In this collaborative study of five treatment programmes in four countries in sub-Saharan Africa, the mortality of HIV-infected patients starting ART could be compared with that estimated for the corresponding non-HIV–infected general populations. In these countries, a large proportion of deaths among young and middle-aged adults are HIV-related. We found that mortality during the first 2 y of ART was more than 18 times higher than in the general population not infected by HIV. However, there was large variability between prognostic groups and over time: in patients with very low CD4 counts and advanced clinical disease, mortality was increased over 300 times in the first 3 mo of treatment, whereas in the second year of ART, patients who started with high CD4 counts and less advanced disease had mortality rates that were comparable to those estimated for non-HIV–infected individuals.
We used excess mortality rates as well as SMRs and thus took the background mortality in the general population into account. The calculation of expected numbers of deaths was restricted to people not infected with HIV, which is crucial when the prevalence of the exposure (HIV infection) in the general population is high and SMRs are large 
. The mortality of over 13,000 patients was analyzed, including women and men, teenagers and middle-aged people, and patients with severe and less pronounced immunodeficiency. Our results should therefore be applicable to many other patients receiving ART in sub-Saharan Africa. We used estimates of non-HIV–related mortality from the WHO Global Burden of Disease project 
. Beginning with the year 1999, WHO has been producing annual life tables for all member states. A key use of these tables is the calculation of healthy life expectancy, the basic indicator of population health published each year in the World Health Report 
One limitation of our study is that the reference rates for HIV-unrelated mortality are unlikely to be completely accurate for the source populations from which the HIV-infected patients originate, and that errors in the calculation of expected number of deaths are not reflected in the confidence limits of SMRs and excess mortality rates 
. The five ART programmes included in this study are public sector scale-up programmes, which serve disadvantaged urban populations. Data from the 1970s and early 1980s suggest that adult mortality is lower in urban Africa than in rural Africa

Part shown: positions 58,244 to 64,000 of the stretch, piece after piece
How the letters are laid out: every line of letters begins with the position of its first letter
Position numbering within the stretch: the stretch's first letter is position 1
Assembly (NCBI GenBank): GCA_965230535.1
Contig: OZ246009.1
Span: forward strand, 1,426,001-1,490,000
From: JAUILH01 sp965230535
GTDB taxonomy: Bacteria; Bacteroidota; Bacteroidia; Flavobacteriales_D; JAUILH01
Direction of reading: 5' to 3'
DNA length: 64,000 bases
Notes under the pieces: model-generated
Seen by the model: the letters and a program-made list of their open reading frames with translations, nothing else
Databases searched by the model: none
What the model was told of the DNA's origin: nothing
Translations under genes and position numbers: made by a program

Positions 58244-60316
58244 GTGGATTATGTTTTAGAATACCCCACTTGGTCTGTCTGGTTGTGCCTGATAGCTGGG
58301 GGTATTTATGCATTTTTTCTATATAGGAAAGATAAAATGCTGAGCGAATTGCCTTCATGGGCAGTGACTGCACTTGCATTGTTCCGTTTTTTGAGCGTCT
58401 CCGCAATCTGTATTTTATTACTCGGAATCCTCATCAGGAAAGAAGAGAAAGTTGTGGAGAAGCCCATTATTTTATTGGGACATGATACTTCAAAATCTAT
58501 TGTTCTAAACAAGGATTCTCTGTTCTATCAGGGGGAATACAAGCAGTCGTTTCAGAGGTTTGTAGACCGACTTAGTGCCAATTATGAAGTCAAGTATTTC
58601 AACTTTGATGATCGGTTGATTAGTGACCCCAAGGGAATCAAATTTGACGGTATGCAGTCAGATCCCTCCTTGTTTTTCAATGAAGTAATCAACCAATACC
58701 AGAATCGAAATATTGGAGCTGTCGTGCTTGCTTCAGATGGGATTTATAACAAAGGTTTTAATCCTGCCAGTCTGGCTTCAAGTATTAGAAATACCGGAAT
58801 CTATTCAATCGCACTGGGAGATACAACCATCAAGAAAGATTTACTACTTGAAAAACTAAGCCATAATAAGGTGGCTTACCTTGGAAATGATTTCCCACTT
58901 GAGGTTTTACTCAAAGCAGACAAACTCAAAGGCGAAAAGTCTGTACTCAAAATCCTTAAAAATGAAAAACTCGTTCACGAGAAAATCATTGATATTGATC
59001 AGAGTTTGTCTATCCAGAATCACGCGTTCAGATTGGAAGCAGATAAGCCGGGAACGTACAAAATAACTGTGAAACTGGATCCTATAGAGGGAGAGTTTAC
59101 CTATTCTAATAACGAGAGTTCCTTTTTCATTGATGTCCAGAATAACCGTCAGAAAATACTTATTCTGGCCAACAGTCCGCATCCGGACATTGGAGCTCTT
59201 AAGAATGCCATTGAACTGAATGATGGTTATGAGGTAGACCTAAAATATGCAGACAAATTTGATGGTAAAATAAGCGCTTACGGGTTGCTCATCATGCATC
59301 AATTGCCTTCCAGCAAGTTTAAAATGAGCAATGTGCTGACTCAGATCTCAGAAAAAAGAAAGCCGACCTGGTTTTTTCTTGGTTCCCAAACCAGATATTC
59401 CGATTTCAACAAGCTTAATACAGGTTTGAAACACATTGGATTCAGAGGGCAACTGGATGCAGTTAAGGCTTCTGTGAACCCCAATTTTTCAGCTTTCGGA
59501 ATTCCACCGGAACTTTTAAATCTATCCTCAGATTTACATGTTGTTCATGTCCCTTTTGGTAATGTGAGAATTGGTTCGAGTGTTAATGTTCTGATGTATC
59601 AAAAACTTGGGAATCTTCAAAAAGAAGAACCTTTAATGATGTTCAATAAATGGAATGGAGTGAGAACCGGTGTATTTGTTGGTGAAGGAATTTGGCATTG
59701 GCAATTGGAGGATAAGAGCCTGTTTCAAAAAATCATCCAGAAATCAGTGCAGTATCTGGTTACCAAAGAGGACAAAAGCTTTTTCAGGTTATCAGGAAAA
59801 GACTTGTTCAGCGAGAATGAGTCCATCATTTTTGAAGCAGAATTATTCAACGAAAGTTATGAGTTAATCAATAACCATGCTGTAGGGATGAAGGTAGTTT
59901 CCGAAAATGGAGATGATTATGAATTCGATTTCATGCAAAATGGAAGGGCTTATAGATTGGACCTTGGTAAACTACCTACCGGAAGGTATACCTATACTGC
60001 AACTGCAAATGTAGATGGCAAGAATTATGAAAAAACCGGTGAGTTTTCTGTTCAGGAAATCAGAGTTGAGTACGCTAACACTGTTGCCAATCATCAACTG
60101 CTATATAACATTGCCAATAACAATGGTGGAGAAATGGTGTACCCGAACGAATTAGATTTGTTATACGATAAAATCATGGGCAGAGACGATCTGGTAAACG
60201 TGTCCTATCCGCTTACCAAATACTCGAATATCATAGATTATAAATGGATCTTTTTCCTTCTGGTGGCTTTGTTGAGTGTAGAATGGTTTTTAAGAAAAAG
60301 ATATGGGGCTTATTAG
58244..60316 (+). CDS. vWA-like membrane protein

. The generally lower mortality rates observed in urban settings may, however, conceal pockets of poverty and high mortality among urban dwellers 
. Nevertheless, the use of national rates may have lead to estimates of the expected number of HIV-unrelated deaths that are too high, and SMRs and excess mortality rates that are too low. Given that reliable local mortality data are not available, we believe that the data from the Global Burden of Disease project are the best reference data available. Of note, the estimates used in this study for South Africa are in line with those from other analyses. For example, a recent modelling study of the demographic impact of HIV/AIDS in South Africa by the University of Cape Town and the South African Medical Research Council estimated that in 2006, 71% of deaths in the 15–49 y age group were due to HIV infection 
. Similarly, a study of AIDS-related mortality in rural KwaZulu-Natal estimated that 127 of 186 deaths (68%) were attributable to AIDS in 2004 
. A demographic surveillance study using verbal autopsy in the Agincourt subdistrict, rural South Africa, also found that HIV and tuberculosis were the leading causes of death in people aged 15–49 y 
Our study has other limitations. Complete ascertainment of risk factors and deaths and complete follow-up of patients is difficult to achieve in treatment programmes in low-income countries 
. Loss to follow-up was particularly high in one programme in Malawi, however, this is probably due to a higher rate of transfer out of patients in this programme. At present we cannot distinguish between loss to follow-up and transfer to another programme; this will be remedied in the next update of the database. We used multiple imputation to deal with missing baseline CD4 cell counts and loss to follow-up. This method assumes that missing values can accurately be predicted using the available data. In other words, the probability of missing no longer depends on the missing value after taking the available data into account (“missing at random” in Rubin's terminology 
). The plausibility of this assumption is unverifiable, but it is clear that mortality is increased in patients lost to follow-up 
, and unlikely that this can fully be captured by the clinical stage and CD4 cell count at baseline. Of note, sensitivity analyses excluding the sites with high rates of loss to follow-up from Malawi and Côte d'Ivoire gave similar results.